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Let $X_1, \dots, X_n$ be i.i.d. random variables distributed as $\mathrm{Exp}(\lambda)$ for some $\lambda > 0$ and let $t > 0$. For every combination $J$ of $k$ of these variables, we define $Y_J = \mathbf 1 \{ \max_{j \in J} X_j \ge t \}$ where $\mathbf 1 \{ \cdot \}$ is the indicator function. We define

$$S = \sum_{J \in C([n], k)} Y_J$$

where $C([n], k)$ is the set of combinations of the set $[n] = \{ 1, \dots, n \}$ choosing $k$ (i.e. $|C([n], k)| = \binom n k$). Do there exist concentration bounds in the literature for the variable $S$?

Below is a plot of $S$ for $t = \lambda = 1$, $n = 100$, $k = 2$ and $T = 1000$ simulations

enter image description here

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    $\begingroup$ It seems to me that the sum should expressible simple in terms of the number of r.v.s > t, for example, if n=10 , k=5, and there are 2 r.v.s > t then in order not to get a max > t, you have to draw all your samples from the 8 r.v.s < t, and the sum is $10 \choose 5 - 8 \choose 5$ $\endgroup$
    – mike
    Dec 11, 2021 at 7:11

2 Answers 2

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Here is another way to obtain results very similar to those in my other answer here.

Again, by rescaling, without loss of generality $\lambda=1$.

Note that \begin{equation*} S=\binom nk-\binom{n-\nu}k, \tag{0} \end{equation*} where \begin{equation*} \nu:=\sum_{j\in[n]}1(X_j\ge t). \tag{1} \end{equation*} So, \begin{equation*} S=\mu_n+f_n(\bar V), \end{equation*} where \begin{equation*} \mu_n:=\binom nk-\binom{nq}k, \end{equation*} \begin{equation*} q:=1-e^{-t}, \end{equation*} \begin{equation*} f_n(v):=\binom{nq}k-\binom{n(q-v)}k, \end{equation*} \begin{equation*} \bar V:=\frac1n\,\sum_{j\in[n]}V_j \end{equation*} (so that $n-\nu=n(q-\bar V)$), \begin{equation*} V_j:=1(X_j\ge t)-E1(X_j\ge t)=1(X_j\ge t)-(1-q). \end{equation*} Note that \begin{equation*} \mu_n=\frac{n^k}{k!}\,(1+O(1/n)-q^k) \end{equation*} (as $n\to\infty$), \begin{equation*} f_n(v)=\frac{n^k}{k!}\,(1+O(1/n))f(v),\quad f(v):=q^k-(q-v)^k, \end{equation*} $f(0)=0$, $f'(0)=kq^{k-1}$, and the $V_j$'s are iid zero-mean random variables with variance $(1-q)q$.

Now it follows by Theorem 2.10 that $S$ is asymptotically normal with (asymptotic) mean $n^k(1-q^k)/k!$ and asymptotic variance $(1-q)q^{2k-1}n^{2k-1}/((k-1)!)^2$.

For $n=100$, $k=2$, and $t=1$, we get $S\approx N(3002,305^2)$, which is in agreement with your picture.

Explicit bounds on the rate of convergence of $S$ to normality can be obtained from Theorem 2.11.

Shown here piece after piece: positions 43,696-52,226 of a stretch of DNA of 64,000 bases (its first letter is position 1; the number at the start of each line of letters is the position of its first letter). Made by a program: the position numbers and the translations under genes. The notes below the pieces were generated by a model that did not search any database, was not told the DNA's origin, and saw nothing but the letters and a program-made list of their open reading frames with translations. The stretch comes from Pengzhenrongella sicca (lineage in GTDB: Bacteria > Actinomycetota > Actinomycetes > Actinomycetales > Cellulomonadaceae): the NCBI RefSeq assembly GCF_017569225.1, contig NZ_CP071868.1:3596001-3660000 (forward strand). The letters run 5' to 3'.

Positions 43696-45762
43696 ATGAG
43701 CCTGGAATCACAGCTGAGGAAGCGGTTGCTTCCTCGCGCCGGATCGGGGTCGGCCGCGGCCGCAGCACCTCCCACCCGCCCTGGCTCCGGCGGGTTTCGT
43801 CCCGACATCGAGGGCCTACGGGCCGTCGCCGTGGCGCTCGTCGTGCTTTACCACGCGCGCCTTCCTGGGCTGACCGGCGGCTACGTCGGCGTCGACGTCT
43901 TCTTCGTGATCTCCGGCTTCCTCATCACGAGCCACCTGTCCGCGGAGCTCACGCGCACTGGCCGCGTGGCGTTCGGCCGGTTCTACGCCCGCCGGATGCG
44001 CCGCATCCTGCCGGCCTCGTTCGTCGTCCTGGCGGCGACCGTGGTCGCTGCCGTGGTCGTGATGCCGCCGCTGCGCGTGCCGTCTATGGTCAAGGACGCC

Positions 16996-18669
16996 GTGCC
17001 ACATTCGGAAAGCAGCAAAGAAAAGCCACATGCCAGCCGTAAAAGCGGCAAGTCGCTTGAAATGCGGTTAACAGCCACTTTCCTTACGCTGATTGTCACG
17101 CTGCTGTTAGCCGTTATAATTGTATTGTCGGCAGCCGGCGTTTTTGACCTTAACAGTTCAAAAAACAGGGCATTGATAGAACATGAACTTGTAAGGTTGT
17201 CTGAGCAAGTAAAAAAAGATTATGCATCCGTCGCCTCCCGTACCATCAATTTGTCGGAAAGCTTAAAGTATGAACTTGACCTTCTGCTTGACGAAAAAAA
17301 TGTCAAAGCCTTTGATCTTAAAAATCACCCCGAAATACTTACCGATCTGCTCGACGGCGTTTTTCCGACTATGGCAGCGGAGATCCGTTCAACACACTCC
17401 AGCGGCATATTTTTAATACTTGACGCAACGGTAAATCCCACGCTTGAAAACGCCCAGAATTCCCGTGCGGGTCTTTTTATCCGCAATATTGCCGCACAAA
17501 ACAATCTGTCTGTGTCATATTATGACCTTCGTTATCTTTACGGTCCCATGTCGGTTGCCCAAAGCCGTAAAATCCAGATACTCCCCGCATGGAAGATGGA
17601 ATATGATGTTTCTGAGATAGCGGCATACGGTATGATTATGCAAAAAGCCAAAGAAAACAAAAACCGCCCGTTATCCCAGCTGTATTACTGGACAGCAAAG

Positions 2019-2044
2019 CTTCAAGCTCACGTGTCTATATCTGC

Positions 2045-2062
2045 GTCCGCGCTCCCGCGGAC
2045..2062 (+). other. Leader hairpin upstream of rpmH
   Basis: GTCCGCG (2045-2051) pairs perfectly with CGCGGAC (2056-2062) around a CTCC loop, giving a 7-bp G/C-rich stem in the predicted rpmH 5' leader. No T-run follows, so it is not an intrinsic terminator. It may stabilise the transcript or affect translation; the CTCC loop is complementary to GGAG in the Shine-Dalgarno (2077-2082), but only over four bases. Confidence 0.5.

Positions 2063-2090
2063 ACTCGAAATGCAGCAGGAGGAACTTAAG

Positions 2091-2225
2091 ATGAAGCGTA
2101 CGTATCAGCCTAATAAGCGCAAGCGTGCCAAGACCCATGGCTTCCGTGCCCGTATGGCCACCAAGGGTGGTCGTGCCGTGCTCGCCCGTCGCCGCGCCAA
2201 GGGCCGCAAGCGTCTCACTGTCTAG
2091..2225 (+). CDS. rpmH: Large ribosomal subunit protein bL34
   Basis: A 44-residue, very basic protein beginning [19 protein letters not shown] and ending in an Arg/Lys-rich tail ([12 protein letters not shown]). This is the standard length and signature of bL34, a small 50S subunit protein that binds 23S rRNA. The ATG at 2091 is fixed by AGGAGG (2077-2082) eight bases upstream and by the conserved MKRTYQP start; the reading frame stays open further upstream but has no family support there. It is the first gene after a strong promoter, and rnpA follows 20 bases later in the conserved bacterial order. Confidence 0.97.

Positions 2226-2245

An advantage of this approach is that, (i) by (1), $\nu$ has the binomial distribution with parameters $n$ and $1-q$ and (ii) by (0), $S=s(\nu)$ for the function $$\{0,\dots,n\}\ni\mapsto s(x):=\binom nk-\binom{n-x}k\in\{0,1,\dots\},$$ and the function $s$ is strictly increasing on the set $\{0,\dots,n-k+1\}$ (and equals the constant $\binom nk$ on the set $\{n-k+1,n-k+2,\dots,n\}$, which is relatively small if $n$ is much greater than $k$). So,
\begin{equation} P(S\ge s(x))=P(\nu\ge x)\text{ for any $x\in\{0,\dots,n-k+1\}$}. \end{equation} Thus, any one of the many upper or lower bounds on the tail probabilities of a binomial distribution results in the corresponding upper or lower bound on the tail probabilities of $S$.

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  • $\begingroup$ Thank you very much for your very detailed answer! (and the other approach as well!) $\endgroup$
    – bolzano
    Dec 12, 2021 at 21:57
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$\newcommand{\si}{\sigma}\newcommand{\Si}{\Sigma}$By rescaling, without loss of generality $\lambda=1$.

The random variable \begin{equation} U_n:=\frac{S-ES}{\binom nk}=\frac1{\binom nk}\sum_{J\in\binom{[n]}k}(Y_J-EY_J) \end{equation} is a U-statistic. Therefore, for each natural $k\ge2$, by Hoeffding's Theorem 7.1, $U_n$ is asymptotically normal (as $n\to\infty$) with (asymptotic) mean $0$ and asymptotic variance $k^2\si_1^2/n$, where \begin{equation} \si_1^2:=Var\,g(X_1),\quad g(X_1):=E(Y_{[k]}|X_1). \end{equation} In our case, \begin{equation} g(x)=1(x\ge t)+1(x<t)(1-q^{k-1}),\quad q:=1-e^{-t}, \end{equation} and hence \begin{equation} \si_1^2=1-q+q \left(1-q^{k-1}\right)^2-\left(1-q^k\right)^2=(1-q)q^{2k-1}. \end{equation}

It is easy to see that $ES=\binom nk (1-q^k)$.

Thus, $S$ is asymptotically normal with (asymptotic) mean $ES=\binom nk (1-q^k)$ and asymptotic variance $\Si^2:=\binom nk ^2 k^2\si_1^2/n$.

For $n=100$, $k=2$, and $t=1$, we get $S\approx N(ES,\Si^2)$ with $ES\approx2972$ and $\Si:=\sqrt{\Si^2}\approx302$, which is in agreement with your picture.

Explicit bounds on the rate of convergence of $U_n$ to normality (obtained using Stein's method) are available -- see Chen and Shao, Theorem 3.1.

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